Speaker 3: (08:15)
500 times 26 is 13,000.

Speaker 1: (08:18)
All right. There you go. That gives you an extra thousand dollars a year. So you’d go from 12,000 to 13,000. Okay. And then, hey, Siri, what’s 13,000 divided by 12,000 equal?

Speaker 4: (08:34)
Yeah.

Speaker 3: (08:34)
13,000 divided by 12,000 is about 1.0833.

Speaker 1: (08:39)
So that 1.0833 essentially what that saying is that if you do somebody with a biweekly, uh, rent, I, you at the end of the year, uh, if you were to just kind of go through the scenario I described, it would be an 8.3 increase in, uh, rent payments at the end of the year. So something to consider. Uh, there also is kind of a, a moral sense to this though. Like you want to make sure the person understands what they’re signing up for. Um, and that they realize that there’s going to be extra payments with this. Essentially they would have those two extra payments that um, do you kind of snuck in there because you’re paying on 28 days and there’s typically 30 days per month. But if you’re looking at rent payment options and somebody requests that or you at least offer it as an option, a, you can say, hey, we offer biweekly, um, rent payments and a here’s what the amount would be and you can just cut the rent in half.

Speaker 1: (09:36)
If you do that, you’re looking at 8.3% increase in rents. So, uh, something to consider. And then reading further in this article, it talks about many of these um, washer, dryer, Wifi, lawn service or additional variables that can be added or subtracted from the lease terms. Tillers says that the important part of offering flexible leases is establishing a collaborative landlord tenant relationship up front when meeting with renters to sign a new lease and go over the terms. I would encourage rental property owners consider offering renders the opportunity to provide input and some of the above lease terms. He says that by, uh, utilizing these strategies, you can increase the landlord’s average annual net income by 10 to 20%. They can also increase the average length of time rose and his stay rental properties by any additional year. More. So the a 10 to 20% is pretty believable as far as if you can get 8.3% just by going to a biweekly rent payment.

Speaker 1: (10:26)
Uh, it’s not hard to, you know, make up the additional 2% 20% I think would be tough. Uh, because, uh, I guess if you’re adding a washer and dryer and they’re paying for it, or they’re paying for the Wifi, or I don’t know how he’s getting the extra 12% on there. Um, but yeah, if somebody’s willing to pay it, of course you’re gonna get it. Uh, and if you’re casual in a property and it’s making a few hundred bucks a month, uh, an additional 10 to 20%. If it’s all cashflow, I mean that’s substantial. Like in, in the case of the additional thousand dollars, let’s say, uh, when we were charging 1000 bucks of rent and you’re making 200 bucks a month, at the end of the year, you’re gonna make $2,400. Well if you go from $2,400, and now this is, we’ll back this up, cause I know I just Kinda said that quickly assume that you’re charging $1,000 a month, rent your cash flowing $200 a month. At the end of the year you’d have $2,400 if you were to do the biweekly payments, like we kind of talked before and do the $500 a week and now it’s 1300 you just jumped from $2,400 to $3,400 in additional revenue from that property. Cause that’s all a cashflow. That additional 8.3%. It’s not like you had to like put in a washer dryer and then depreciate that or worry about that breaking. So when you’re talking about a thousand dollars increase, well let’s ask serious and more math here. Hey Siri, what is 3,400 divided by 2,400 equal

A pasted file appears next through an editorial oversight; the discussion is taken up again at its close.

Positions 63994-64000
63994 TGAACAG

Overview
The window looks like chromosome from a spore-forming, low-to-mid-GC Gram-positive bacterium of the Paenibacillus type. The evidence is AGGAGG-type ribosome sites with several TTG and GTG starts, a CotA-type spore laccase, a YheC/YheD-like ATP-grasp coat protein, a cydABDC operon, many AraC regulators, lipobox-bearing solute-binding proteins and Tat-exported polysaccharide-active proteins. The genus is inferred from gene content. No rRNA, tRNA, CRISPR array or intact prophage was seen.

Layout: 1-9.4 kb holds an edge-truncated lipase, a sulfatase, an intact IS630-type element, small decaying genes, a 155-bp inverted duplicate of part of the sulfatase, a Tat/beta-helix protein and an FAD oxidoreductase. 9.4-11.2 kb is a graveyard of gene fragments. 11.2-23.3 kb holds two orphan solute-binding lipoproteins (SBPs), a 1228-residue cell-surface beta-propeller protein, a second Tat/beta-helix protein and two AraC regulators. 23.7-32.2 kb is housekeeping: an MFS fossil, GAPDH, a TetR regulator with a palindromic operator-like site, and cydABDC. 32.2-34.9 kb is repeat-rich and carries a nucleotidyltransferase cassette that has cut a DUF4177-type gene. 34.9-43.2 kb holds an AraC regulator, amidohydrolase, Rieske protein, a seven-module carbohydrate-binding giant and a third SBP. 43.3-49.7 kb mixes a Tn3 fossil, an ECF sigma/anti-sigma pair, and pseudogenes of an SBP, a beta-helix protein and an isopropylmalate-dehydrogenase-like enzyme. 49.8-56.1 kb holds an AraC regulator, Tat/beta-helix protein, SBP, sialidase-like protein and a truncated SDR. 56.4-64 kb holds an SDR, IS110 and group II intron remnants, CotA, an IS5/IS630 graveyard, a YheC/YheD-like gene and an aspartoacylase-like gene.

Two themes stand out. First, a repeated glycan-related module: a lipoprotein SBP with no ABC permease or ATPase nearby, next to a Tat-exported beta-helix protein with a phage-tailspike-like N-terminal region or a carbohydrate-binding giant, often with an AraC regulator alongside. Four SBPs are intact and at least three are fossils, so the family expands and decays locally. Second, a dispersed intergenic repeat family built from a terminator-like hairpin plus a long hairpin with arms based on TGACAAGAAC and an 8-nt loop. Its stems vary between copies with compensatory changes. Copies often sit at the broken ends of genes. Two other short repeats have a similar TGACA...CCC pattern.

Speaker 3: (11:55)
3,400 divided by 2,400 is about 1.4166.

Speaker 1: (12:00)
So what that’s telling us is that would increase your profits by 41% in that particular case, if you’re a cash flowing, a couple of hundred bucks on $1,000 rent. So that’s a huge, huge increase. I know sometimes at the end of the year you might look at and be like, wow, 1000 bucks. That’s pretty good. If you’re talking about your bottom line cash flow though, and you’re talking about a 41% increase to your bottom line cash flow by offering biweekly rent payments, that’s substantial. I mean, 8% 10% is good in the stock market. If you’re talking about increasing your returns by 41% in the cash flow, that’s huge. So definitely something worth considering. Uh, you may wanna, you know, take a look at some of your rentals and, uh, next time you’re going through the leasing process, maybe consider offering it on there as an option. And if somebody wants to take it, just explain, hey, what we do for the biweekly, uh, is it’s set up automatically and it’s half the standard rent amount if you pay monthly. And, um, you know, you can spell it out for them and let them know, but they may prefer that because it helps them budget themselves if they’re paid biweekly and that, that money can just come out automatically. All right, guys, that is it for this week. Ah, hopefully you found this helpful and, uh, yeah, look forward to catching up with you guys next week. All right. Good luck and take care.